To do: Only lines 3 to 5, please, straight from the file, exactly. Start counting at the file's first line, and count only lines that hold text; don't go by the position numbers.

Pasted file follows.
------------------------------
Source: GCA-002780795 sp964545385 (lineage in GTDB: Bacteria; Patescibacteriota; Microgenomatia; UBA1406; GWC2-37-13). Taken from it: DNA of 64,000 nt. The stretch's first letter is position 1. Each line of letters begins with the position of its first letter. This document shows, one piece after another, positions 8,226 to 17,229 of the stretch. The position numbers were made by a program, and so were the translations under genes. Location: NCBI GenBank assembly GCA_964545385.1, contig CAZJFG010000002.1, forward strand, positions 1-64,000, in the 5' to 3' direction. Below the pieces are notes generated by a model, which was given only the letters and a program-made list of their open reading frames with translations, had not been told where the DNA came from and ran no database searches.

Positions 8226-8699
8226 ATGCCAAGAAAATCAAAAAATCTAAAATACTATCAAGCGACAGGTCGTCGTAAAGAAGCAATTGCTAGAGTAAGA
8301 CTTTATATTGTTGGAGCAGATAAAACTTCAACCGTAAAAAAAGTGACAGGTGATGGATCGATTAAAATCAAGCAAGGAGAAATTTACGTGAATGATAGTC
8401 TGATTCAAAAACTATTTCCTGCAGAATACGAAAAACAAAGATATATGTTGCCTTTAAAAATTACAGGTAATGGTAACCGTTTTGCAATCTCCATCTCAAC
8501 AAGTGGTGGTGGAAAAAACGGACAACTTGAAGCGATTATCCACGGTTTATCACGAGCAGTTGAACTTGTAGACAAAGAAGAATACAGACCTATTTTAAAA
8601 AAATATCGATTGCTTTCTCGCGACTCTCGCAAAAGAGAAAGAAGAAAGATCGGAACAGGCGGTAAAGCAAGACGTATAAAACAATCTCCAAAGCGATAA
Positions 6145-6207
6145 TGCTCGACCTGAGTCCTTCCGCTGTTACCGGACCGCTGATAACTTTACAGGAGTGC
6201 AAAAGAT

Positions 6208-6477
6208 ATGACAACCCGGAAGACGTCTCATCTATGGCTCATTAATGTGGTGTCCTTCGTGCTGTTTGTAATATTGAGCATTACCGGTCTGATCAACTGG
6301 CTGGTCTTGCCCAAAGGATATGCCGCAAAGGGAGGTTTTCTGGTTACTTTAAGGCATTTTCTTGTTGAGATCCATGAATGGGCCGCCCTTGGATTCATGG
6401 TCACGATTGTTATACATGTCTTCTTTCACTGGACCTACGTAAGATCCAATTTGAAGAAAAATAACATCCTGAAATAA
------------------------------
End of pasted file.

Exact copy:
8226 ATGCCAAGAAAATCAAAAAATCTAAAATACTATCAAGCGACAGGTCGTCGTAAAGAAGCAATTGCTAGAGTAAGA
8301 CTTTATATTGTTGGAGCAGATAAAACTTCAACCGTAAAAAAAGTGACAGGTGATGGATCGATTAAAATCAAGCAAGGAGAAATTTACGTGAATGATAGTC
8401 TGATTCAAAAACTATTTCCTGCAGAATACGAAAAACAAAGATATATGTTGCCTTTAAAAATTACAGGTAATGGTAACCGTTTTGCAATCTCCATCTCAAC